Reaching the Turning Point – The Art of Rebecca Fox

by Priscilla Otani

Rebecca FoxHow can one live as full-time artist? It’s a question many of us have, as we graduate from art school and seek opportunities that enable us to continue to create art. Many of us end up working full-time jobs and after a few years, it’s daunting to venture beyond the safety net of steady income and benefits.  It is true that most artists will not become spectacularly wealthy or famous. Luckily, many do find a way, through drive and determination, to have deeply fulfilling lives.

Rebecca Fox got hooked on welding after taking a class at San Francisco City College. She continued to take the same class over and over so that she could weld and have space to store her growing pile of metal.Rebecca Fox_#180 To further satisfy her craving for fire and metal, she worked as a teaching assistant at City College and as a welder in a metal fabrication shop. After several years at City College, Fox moved initially to Hunter’s Point Shipyard and then, two years ago, relocated to Islais Creek Studios.  Nowadays she is a successful entrepreneur with a chandelier cleaning business.  It is a self-owned business that allows ample time in her studio.    

Many of Fox’s sculptures create interesting negative and positive spaces through the use of open circular shapes bisecting other circles or lines.  Her recent pieces incorporate surface textures and scratches that, especially under lighting, add an interesting dimension. 

Rebecca Fox_#189Fox does not sketch out her designs. She begins intuitively by pulling out scrap metal from her large collection, then arranging them on the floor or holding them up together. Once she is satisfied with her composition, she welds her sculpture, taking pride in hiding the welds so the attachments are not obvious to the viewer. She enjoys creating pieces that give the illusion of metal floating in air.  Once the pieces are put together, Fox decides how they will be finished – whether surfaces will be left plain, marked with patterns or patinaed. .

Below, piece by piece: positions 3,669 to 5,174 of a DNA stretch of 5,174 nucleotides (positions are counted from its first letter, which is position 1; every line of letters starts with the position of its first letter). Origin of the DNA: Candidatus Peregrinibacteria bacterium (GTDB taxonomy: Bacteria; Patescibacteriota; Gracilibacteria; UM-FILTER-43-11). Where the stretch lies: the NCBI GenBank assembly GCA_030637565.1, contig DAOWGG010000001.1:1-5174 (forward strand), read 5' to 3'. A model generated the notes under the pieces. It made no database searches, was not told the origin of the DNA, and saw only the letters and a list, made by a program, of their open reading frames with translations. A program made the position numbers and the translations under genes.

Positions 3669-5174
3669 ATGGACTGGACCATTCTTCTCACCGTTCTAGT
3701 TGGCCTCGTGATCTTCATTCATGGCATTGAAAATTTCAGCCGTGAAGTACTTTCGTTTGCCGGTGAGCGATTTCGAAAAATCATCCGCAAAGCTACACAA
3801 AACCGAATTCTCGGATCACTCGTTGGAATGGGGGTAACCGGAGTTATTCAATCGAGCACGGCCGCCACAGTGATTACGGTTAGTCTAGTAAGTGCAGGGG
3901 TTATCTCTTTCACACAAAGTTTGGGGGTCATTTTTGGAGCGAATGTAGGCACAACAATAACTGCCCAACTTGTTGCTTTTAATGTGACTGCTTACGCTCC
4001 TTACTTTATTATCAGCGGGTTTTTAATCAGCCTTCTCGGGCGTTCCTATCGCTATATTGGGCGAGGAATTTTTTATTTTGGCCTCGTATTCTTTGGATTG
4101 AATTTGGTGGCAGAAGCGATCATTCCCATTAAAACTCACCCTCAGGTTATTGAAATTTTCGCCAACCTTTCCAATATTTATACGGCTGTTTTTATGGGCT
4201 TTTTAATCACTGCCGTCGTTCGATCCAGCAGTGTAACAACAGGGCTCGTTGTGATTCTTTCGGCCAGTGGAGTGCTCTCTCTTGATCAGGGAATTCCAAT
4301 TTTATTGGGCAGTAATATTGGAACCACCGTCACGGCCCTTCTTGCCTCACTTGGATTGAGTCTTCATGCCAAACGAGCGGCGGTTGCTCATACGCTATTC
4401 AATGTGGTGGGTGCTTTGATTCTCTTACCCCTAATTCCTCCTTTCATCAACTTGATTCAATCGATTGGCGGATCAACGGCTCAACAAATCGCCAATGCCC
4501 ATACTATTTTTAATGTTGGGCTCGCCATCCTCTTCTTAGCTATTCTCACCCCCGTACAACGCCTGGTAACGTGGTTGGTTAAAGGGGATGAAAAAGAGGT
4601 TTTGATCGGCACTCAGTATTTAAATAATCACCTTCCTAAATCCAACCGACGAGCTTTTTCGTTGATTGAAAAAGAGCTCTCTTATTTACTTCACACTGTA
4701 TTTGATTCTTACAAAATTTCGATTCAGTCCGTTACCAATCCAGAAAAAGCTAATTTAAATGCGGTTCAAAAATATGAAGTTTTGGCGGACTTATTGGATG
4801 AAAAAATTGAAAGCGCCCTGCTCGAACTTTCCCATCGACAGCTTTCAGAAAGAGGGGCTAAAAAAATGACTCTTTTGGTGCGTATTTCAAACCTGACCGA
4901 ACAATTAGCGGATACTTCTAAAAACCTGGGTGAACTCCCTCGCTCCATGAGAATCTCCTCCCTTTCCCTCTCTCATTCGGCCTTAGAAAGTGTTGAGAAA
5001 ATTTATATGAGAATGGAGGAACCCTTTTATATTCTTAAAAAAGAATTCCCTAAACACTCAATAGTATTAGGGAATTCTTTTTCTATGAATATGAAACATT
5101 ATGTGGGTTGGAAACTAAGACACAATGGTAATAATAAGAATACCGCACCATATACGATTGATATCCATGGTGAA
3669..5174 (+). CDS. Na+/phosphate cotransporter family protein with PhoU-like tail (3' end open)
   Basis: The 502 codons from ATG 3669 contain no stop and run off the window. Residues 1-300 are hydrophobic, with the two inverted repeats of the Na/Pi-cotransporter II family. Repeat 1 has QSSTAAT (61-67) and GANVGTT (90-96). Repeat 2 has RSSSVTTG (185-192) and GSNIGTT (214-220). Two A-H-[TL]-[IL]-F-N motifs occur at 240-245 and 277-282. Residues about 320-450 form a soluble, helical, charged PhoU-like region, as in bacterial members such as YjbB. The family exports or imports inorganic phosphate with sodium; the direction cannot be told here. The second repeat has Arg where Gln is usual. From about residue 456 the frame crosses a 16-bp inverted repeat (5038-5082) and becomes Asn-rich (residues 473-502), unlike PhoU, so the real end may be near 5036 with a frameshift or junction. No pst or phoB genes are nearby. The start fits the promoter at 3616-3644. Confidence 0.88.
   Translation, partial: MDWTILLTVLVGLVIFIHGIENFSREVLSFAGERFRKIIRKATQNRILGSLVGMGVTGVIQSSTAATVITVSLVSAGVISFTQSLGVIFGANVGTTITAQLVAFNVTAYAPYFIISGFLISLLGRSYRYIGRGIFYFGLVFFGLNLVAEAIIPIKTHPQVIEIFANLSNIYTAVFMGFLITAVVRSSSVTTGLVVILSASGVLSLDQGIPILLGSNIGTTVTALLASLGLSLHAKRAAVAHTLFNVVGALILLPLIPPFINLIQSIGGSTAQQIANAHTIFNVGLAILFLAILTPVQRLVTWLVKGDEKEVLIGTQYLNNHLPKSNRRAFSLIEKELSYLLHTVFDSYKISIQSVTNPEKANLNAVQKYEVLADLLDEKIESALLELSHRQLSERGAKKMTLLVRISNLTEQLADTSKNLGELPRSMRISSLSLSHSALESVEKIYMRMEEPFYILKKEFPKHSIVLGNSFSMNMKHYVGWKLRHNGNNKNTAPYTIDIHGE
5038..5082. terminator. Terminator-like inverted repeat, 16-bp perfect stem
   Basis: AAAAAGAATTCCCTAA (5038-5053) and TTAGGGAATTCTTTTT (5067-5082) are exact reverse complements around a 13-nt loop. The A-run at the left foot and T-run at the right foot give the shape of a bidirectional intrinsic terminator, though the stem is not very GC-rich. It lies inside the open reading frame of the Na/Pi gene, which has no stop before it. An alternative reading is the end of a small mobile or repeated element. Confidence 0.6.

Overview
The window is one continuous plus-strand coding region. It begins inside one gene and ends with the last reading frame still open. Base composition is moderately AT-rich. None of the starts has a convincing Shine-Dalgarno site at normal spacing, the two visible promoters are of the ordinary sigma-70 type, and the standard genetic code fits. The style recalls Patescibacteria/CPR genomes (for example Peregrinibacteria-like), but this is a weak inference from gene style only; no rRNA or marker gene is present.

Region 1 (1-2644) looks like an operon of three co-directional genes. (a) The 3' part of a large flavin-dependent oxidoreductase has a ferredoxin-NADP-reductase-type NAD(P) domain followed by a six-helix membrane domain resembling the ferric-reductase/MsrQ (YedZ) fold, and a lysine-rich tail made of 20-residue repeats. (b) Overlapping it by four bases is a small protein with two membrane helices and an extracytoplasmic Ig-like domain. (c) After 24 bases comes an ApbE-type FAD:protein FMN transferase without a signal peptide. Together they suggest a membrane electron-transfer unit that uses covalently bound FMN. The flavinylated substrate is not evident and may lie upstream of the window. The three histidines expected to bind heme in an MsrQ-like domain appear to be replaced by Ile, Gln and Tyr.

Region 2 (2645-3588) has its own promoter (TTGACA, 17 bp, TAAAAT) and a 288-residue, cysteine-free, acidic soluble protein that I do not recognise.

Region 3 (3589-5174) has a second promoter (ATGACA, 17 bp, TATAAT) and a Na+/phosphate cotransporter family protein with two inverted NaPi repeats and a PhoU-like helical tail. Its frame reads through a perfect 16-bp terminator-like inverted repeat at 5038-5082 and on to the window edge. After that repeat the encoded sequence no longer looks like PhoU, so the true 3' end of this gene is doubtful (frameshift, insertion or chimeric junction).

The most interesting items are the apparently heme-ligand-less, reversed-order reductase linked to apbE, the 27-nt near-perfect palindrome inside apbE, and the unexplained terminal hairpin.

Fox has shown her works at SFMOMA Artists’ Gallery. Her work is in numerous public and private collections. She was a featured artist in the most recent ArtSpan Tour des Artistes fundraiser.  You can currently see a great example of Rebecca Fox’s work at Mission Creek Park in San Francisco until early September where her “Heart” is on display (part of the SF General Hospital Heros and rebeccafox_4Hearts fundraiser).  Her work is also featured in the Mendocino Coast Botanical Garden‘s Sculpture Gallery through November.  And, Rebecca will be participating in the San Francisco Fall Open Studios.  Her studio at Islais Creek Studios will be open the weekend of October 24-25th, with an Opening Reception on Friday, October 23rd from 6 – 9 pm.


2 Responses

  1. […] View original here: Reaching the Turning Point – The Art of Rebecca Fox « SF Art News […]

  2. […] sculpture studio fronting on Islais Creek.  Over a dozen artists have open studios.  I featured Rebecca Fox here on SF Art News earlier this year.  But there are many other talented artists, as well.  […]

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